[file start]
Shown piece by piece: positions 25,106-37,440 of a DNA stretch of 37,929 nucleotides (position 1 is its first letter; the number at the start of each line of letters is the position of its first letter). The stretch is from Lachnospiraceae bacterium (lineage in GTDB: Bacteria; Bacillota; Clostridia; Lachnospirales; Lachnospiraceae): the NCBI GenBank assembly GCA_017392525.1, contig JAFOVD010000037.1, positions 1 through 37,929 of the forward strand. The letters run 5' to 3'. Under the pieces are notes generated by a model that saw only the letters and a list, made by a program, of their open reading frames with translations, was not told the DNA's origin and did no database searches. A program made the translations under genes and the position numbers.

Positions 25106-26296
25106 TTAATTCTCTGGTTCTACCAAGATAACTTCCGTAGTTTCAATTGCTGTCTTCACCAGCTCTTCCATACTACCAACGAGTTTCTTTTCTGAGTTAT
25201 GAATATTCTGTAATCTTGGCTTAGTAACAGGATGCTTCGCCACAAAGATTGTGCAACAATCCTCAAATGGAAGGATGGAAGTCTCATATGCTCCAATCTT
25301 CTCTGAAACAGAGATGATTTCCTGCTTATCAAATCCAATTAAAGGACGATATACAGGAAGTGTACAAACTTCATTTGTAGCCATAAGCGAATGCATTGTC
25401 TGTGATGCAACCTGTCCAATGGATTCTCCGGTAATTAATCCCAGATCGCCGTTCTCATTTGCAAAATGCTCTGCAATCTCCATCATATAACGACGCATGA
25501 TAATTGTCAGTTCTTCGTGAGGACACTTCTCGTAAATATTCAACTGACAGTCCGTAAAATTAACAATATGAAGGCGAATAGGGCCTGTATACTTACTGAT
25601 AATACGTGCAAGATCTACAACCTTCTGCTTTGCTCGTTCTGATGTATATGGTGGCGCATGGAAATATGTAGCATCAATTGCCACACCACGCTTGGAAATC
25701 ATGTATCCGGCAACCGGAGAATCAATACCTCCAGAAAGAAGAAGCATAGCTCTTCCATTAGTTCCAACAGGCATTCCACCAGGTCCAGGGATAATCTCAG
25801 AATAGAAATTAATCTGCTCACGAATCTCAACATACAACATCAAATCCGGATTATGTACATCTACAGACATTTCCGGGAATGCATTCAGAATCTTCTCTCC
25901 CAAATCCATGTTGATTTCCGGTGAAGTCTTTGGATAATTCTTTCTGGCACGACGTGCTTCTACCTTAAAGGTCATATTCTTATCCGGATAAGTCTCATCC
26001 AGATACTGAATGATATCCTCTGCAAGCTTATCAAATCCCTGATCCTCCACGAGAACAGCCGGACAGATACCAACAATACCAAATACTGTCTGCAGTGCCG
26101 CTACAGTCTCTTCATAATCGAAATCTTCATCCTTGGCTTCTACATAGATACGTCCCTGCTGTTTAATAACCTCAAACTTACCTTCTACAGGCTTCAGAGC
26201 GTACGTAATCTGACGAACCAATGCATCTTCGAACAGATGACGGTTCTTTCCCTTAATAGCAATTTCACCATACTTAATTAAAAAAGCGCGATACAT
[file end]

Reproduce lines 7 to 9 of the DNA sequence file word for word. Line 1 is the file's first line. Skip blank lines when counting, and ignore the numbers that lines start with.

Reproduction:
25501 TAATTGTCAGTTCTTCGTGAGGACACTTCTCGTAAATATTCAACTGACAGTCCGTAAAATTAACAATATGAAGGCGAATAGGGCCTGTATACTTACTGAT
25601 AATACGTGCAAGATCTACAACCTTCTGCTTTGCTCGTTCTGATGTATATGGTGGCGCATGGAAATATGTAGCATCAATTGCCACACCACGCTTGGAAATC
25701 ATGTATCCGGCAACCGGAGAATCAATACCTCCAGAAAGAAGAAGCATAGCTCTTCCATTAGTTCCAACAGGCATTCCACCAGGTCCAGGGATAATCTCAG